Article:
On Sept. 27, The Alpine Club will broadcast a livestream of a new exhibition called Everest: by Those Who Were There. The U.K. club, which was founded in 1857, will have show the event on their Facebook page.
The exhibition marks the centenary of the first Everest expedition in 1921, which a Canadian was part of, and uses journals and memorabilia from 1921, 1922 and 1924 to tell the story of the first attempts in 1921, to the fateful summit attempt of George Mallory and Sandy Irvine in 1924.
The livestream will be presented by Alpine Club librarian Beth Hodget and will provide viewers with both an overview of the 1920s expeditions and the opportunity to see many of the artifacts on display, including the watercolour paintings of Howard Somervell, a piece of the mountain itself and Sandy Irvine’s ice axe.
In a press release, Barbara Grigor-Taylor said: “During the past 18 months it’s been especially hard, and at times impossible, for everyone who might wish to attend the exhibition to make their way to see it in person. That’s why we’re so excited to be able to offer this opportunity for as many people as possible to receive a tour of the exhibition online.”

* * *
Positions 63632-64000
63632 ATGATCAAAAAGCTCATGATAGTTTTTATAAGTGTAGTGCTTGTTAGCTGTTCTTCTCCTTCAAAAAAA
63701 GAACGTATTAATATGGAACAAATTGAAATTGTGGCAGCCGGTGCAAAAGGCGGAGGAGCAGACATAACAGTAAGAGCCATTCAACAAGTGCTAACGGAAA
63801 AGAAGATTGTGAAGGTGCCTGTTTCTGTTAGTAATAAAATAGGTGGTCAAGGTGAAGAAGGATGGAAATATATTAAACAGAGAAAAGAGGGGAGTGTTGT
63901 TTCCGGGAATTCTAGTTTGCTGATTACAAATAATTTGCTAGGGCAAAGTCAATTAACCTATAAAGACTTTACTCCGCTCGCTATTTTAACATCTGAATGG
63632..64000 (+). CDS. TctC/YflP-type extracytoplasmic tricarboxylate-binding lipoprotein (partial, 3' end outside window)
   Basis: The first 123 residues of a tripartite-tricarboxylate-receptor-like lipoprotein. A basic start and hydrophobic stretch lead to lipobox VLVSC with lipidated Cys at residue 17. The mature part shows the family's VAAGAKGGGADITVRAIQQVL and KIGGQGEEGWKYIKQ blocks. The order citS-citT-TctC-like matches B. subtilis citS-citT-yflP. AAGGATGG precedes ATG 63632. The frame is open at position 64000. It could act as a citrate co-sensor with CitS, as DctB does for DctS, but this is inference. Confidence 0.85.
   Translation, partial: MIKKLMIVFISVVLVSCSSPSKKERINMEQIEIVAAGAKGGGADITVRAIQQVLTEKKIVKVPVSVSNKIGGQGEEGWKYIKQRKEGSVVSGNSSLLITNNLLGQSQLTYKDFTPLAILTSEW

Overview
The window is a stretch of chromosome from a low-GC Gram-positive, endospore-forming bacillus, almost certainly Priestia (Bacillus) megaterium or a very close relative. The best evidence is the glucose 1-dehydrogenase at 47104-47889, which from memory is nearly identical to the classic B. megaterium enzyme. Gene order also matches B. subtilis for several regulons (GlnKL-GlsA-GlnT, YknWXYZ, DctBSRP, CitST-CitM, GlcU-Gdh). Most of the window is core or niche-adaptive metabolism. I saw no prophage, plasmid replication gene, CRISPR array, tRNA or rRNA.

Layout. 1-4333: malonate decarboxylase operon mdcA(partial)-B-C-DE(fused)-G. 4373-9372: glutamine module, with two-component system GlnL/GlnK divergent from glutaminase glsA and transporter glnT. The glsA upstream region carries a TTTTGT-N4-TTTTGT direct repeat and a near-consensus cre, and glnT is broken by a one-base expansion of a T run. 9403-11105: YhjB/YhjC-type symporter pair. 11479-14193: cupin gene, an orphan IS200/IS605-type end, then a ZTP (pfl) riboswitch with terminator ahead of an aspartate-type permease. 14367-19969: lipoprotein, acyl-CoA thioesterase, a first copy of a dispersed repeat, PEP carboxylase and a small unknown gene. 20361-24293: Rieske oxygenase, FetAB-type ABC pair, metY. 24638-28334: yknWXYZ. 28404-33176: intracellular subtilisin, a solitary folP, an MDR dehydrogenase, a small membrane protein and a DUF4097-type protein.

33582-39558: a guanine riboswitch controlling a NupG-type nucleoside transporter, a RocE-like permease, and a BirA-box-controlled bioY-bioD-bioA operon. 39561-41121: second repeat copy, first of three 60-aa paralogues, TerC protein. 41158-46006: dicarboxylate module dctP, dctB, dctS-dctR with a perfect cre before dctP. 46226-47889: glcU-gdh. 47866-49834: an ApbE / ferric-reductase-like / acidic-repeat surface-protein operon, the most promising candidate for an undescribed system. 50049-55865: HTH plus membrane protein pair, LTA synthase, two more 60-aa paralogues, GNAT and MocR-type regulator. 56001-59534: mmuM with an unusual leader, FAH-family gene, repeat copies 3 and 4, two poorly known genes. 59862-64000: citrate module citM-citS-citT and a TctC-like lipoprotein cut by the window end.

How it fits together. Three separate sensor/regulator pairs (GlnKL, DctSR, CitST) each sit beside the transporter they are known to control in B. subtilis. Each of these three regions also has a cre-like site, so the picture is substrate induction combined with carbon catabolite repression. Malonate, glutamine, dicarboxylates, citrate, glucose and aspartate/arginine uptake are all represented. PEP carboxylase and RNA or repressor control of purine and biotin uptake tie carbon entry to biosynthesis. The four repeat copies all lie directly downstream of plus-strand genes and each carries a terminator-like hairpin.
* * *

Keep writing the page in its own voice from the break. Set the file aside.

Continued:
The three 1920s expeditions to Everest were jointly organized by the Alpine Club and the Royal Geographical Society. The 1922 and 1924 Everest Expeditions succeeded in climbing above the mountain’s North Col, with Edward Norton setting a world altitude record of 8,572 metres in 1924. And on June 6, 1924, George Mallory and Andrew ‘Sandy’ Irvine departed to make an attempt on Everest’s summit. The pair disappeared during the attempt, giving rise to the still lingering question of whether they succeeded.